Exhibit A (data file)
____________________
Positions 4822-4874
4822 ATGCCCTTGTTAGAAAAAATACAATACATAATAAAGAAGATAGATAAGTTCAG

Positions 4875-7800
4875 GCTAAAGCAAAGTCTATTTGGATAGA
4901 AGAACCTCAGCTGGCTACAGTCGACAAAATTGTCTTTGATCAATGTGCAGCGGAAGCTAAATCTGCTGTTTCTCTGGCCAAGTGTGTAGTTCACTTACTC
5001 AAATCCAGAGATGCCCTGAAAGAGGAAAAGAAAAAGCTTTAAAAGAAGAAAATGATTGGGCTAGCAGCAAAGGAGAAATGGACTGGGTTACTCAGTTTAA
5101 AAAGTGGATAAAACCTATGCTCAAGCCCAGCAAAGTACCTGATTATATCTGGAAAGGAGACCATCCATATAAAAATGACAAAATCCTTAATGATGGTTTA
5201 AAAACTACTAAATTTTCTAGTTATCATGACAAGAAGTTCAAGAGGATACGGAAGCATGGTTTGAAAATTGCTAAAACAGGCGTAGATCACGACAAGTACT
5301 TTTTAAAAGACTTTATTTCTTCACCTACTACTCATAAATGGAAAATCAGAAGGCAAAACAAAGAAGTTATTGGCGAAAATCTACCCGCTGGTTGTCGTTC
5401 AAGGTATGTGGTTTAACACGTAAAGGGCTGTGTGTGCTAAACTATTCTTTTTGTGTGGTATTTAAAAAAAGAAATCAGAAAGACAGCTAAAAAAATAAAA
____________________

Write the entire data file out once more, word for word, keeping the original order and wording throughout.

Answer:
Positions 4822-4874
4822 ATGCCCTTGTTAGAAAAAATACAATACATAATAAAGAAGATAGATAAGTTCAG

Positions 4875-7800
4875 GCTAAAGCAAAGTCTATTTGGATAGA
4901 AGAACCTCAGCTGGCTACAGTCGACAAAATTGTCTTTGATCAATGTGCAGCGGAAGCTAAATCTGCTGTTTCTCTGGCCAAGTGTGTAGTTCACTTACTC
5001 AAATCCAGAGATGCCCTGAAAGAGGAAAAGAAAAAGCTTTAAAAGAAGAAAATGATTGGGCTAGCAGCAAAGGAGAAATGGACTGGGTTACTCAGTTTAA
5101 AAAGTGGATAAAACCTATGCTCAAGCCCAGCAAAGTACCTGATTATATCTGGAAAGGAGACCATCCATATAAAAATGACAAAATCCTTAATGATGGTTTA
5201 AAAACTACTAAATTTTCTAGTTATCATGACAAGAAGTTCAAGAGGATACGGAAGCATGGTTTGAAAATTGCTAAAACAGGCGTAGATCACGACAAGTACT
5301 TTTTAAAAGACTTTATTTCTTCACCTACTACTCATAAATGGAAAATCAGAAGGCAAAACAAAGAAGTTATTGGCGAAAATCTACCCGCTGGTTGTCGTTC
5401 AAGGTATGTGGTTTAACACGTAAAGGGCTGTGTGTGCTAAACTATTCTTTTTGTGTGGTATTTAAAAAAAGAAATCAGAAAGACAGCTAAAAAAATAAAA